A large 18th century oil painting, carefully restored over the past two years, was returned this week to the Virgin of the Snows church in Sangarará, a historic town southeast of the city of Cusco.
The painting — which measures 3.5 meters tall by almost 4 m wide and depicts Jesus washing the feet of his disciples— underwent major work at the art restoration center in Tipon, led by artist Juan Rodriguez and under the supervision of the artworks office of the Ministry of Culture in Cusco. The canvas was in very poor condition when it was taken to the center, damaged by cracks, slashes, water stains, inappropriate mending patches, and holes from nails.
The painting is one of several works of art that have been restored in a 3.5 million soles project ($1.2 mn) of the Sangarará church and the colonial artwork it contains.
A number of specialists in different fields have restored a mural painting, the wood pulpit and wooden altars, polychrome statues, and undertaken major structural repairs on the colonial church itself.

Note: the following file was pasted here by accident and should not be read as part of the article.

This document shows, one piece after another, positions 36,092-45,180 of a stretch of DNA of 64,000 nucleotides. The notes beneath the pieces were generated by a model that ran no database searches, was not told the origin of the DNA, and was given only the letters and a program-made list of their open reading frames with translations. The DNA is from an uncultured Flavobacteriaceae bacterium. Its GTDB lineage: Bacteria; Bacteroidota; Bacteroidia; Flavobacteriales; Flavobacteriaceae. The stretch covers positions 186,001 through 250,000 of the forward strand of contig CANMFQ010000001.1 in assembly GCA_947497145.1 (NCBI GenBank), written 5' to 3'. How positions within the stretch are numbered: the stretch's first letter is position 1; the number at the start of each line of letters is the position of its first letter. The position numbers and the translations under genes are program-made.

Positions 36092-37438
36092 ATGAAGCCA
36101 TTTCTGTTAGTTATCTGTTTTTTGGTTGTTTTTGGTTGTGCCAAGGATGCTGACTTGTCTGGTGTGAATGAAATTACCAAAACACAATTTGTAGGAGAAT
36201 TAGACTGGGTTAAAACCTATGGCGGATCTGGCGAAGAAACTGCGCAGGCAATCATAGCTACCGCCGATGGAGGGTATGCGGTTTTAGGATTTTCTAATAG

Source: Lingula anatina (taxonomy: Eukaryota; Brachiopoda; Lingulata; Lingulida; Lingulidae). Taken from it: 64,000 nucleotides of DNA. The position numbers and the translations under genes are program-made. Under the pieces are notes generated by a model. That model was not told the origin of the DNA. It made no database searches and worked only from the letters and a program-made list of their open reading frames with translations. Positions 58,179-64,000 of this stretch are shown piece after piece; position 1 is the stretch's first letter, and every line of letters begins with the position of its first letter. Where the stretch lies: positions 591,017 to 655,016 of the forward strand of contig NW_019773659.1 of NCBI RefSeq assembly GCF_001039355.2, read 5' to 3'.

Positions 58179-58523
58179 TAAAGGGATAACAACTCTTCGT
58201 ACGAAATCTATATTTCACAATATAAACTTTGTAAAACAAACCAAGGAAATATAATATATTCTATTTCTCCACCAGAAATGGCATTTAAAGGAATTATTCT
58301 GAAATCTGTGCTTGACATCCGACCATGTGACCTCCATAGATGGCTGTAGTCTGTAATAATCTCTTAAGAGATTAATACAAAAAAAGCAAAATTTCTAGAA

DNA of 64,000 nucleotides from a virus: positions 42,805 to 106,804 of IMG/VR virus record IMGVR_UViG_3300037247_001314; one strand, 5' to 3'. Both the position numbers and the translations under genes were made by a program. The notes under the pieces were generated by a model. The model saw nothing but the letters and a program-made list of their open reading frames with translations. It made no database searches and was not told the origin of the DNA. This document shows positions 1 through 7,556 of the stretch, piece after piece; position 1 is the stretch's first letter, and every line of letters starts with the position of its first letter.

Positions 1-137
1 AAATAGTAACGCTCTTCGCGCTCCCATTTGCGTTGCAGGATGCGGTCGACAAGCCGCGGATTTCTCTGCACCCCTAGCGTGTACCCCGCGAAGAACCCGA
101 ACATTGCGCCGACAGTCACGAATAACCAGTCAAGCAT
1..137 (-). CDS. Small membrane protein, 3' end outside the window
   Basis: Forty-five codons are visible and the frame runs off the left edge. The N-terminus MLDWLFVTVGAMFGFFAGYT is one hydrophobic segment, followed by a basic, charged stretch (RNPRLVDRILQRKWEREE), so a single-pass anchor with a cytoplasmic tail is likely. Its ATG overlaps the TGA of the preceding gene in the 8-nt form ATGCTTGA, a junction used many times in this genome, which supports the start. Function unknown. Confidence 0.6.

The work on the Virginof the Snows church was completed in February this year.
The historic church was the scene of a bloody battle in November 1780 when Jose Gabriel Condorcanqui, or Tupac Amaru II, defeated the Spanish Viceroy’s soldiers in his rebellion for independence. Seven hundred royalists died in the
battle, many of them inside the church when the roof and a wall collapsed, and the building caught fire when the gun powder stored inside exploded.